Rachel was 17 years old when she was first taken to her local doctor by her worried Mom for help. She looked older than her years— her lifeless eyes were shadowed, and her cheeks sunken. Her skin was pasty and stretched tightly across her cheekbones giving her a skeletal look. Her collarbones protruded sharply through her loose-fitting shirt. Despite her current appearance, Rachel still retained the traces of the beautiful young woman she had once been.
Two years earlier Rachel had been “chunky”, as her best friend, Chloe, had one day innocently commented. It didn’t help Rachel that Chloe was one of those naturally slim girls with all the leggy grace of a prize racehorse. And, just to turn the knife a little more, Chloe was also extremely attractive. On that particular day, something snapped in Rachel’s mind and she decided that she was going to be fat no more. She was going to look like Chloe. In fact, she was going to be even slimmer than Chloe.
Rachel began dieting in earnest. Soon she began losing weight and receiving compliments from her friends at school. Her parents commented she was looking particularly attractive. Within three months, she was even getting comments from the boys, something she had never previously experienced. For Rachel, life was good. For the first time, she felt in control.
Two years later, Rachel looked a sorry sight as she presented at a clinic with her worried mother. She weighed just 75 pounds. Why would an intelligent young woman enforce such a life-threatening regime on her body? And how is it possible to gain pleasure and self-confidence from losing enough weight to resemble a famine victim?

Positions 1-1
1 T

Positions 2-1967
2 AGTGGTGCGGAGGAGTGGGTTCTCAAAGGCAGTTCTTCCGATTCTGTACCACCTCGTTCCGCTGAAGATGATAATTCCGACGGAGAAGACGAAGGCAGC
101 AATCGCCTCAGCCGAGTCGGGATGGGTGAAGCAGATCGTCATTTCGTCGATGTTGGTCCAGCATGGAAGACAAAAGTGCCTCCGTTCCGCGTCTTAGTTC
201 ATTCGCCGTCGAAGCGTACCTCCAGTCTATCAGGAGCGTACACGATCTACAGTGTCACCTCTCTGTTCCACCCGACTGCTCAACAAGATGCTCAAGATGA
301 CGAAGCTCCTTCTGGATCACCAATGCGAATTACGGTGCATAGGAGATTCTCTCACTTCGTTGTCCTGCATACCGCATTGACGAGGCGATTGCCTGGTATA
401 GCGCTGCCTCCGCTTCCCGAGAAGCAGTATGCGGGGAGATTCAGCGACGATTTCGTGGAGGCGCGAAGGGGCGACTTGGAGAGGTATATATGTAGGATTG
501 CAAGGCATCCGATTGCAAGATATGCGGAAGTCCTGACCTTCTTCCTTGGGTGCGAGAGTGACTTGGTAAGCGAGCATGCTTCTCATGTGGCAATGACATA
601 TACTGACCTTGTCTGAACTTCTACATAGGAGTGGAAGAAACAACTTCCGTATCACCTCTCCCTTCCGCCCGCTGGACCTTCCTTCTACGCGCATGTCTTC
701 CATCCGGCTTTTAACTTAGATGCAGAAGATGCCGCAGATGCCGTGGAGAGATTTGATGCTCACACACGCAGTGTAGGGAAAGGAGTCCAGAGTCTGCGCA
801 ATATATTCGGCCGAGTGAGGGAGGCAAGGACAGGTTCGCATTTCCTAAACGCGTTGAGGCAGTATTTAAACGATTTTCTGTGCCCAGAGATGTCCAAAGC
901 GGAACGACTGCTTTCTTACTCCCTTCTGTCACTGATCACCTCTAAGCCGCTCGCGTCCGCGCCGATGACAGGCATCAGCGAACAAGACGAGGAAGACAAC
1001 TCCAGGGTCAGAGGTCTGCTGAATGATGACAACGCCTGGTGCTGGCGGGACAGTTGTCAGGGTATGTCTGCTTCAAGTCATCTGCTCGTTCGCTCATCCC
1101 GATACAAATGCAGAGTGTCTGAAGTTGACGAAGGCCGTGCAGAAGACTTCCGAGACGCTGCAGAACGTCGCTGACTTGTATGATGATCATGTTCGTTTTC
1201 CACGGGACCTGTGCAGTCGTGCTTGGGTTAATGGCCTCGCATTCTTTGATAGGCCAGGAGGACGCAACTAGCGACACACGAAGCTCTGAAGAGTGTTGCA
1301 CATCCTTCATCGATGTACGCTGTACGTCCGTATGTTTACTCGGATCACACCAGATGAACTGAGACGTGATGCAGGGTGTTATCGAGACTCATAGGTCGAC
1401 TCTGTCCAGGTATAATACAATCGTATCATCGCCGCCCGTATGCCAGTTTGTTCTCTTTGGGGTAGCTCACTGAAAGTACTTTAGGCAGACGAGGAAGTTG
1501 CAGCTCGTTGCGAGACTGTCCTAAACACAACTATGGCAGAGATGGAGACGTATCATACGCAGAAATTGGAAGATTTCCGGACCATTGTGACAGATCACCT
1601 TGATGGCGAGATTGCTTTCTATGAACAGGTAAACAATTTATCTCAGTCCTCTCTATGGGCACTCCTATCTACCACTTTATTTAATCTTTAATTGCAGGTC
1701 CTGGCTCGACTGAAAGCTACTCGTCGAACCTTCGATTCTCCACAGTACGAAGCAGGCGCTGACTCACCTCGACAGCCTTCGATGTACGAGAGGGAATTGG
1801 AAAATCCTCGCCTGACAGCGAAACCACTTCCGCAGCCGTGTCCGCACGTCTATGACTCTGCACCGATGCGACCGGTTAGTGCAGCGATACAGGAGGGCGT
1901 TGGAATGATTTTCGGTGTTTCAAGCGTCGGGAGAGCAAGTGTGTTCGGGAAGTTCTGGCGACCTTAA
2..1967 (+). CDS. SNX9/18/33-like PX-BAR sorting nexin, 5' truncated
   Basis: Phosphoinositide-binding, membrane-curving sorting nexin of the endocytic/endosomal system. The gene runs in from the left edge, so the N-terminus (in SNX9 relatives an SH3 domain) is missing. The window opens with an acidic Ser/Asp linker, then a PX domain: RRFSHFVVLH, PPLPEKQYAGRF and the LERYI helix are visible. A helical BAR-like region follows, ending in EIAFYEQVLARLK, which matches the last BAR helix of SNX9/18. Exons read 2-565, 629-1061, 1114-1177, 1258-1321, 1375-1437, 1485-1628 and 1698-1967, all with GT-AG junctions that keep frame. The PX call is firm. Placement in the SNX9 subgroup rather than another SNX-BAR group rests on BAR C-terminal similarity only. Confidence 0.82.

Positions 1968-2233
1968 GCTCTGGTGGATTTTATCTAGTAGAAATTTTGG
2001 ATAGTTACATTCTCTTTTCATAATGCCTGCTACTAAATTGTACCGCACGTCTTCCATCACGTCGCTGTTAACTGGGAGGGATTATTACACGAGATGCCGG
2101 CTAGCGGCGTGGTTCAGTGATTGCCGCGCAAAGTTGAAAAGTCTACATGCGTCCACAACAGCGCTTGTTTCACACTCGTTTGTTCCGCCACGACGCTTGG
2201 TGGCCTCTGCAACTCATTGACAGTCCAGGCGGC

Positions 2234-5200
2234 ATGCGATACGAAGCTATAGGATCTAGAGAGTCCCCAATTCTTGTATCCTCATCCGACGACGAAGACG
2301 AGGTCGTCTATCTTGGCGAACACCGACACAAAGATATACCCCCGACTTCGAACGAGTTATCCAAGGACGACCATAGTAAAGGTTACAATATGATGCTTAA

Anorexia nervosa is a perplexing disorder to both the friends and family of the sufferer. This is compounded by the fact that the sufferer themselves cannot see that they have a serious problem. In fact, ask any active anorexic what they think about their body and they will invariably tell you that they could stand to lose a pound or two. But most importantly, anorexia provides a means for the sufferer of not only controlling their body, but also, their lives. They derive a sense of power by being in control of their food intake. But although they use food in order to derive a sense of personal control, they are profoundly out of control.
Sadly, in gaining that sense of apparent control, many anorexic sufferers pay the ultimate price. World class gymnast Christy Heinrich died from the effects of anorexia at just 22, the singer Karen Carpenter met a similar fate after a long term battle with the disease.
It is important for the family and friends of the anorexia sufferer to understand that this is a recognized disorder and their daughter and friend is genuinely ill. Although anorexia does occur in males it is relatively rare. It is a disorder that requires and demands patience, unconditional love, and endless support from the associates of the sufferer.
We will look at issues such as early symptoms, understanding the anorexic mind, and current treatments in future articles.
Contact Beth McHugh for further information or assistance regarding this issue.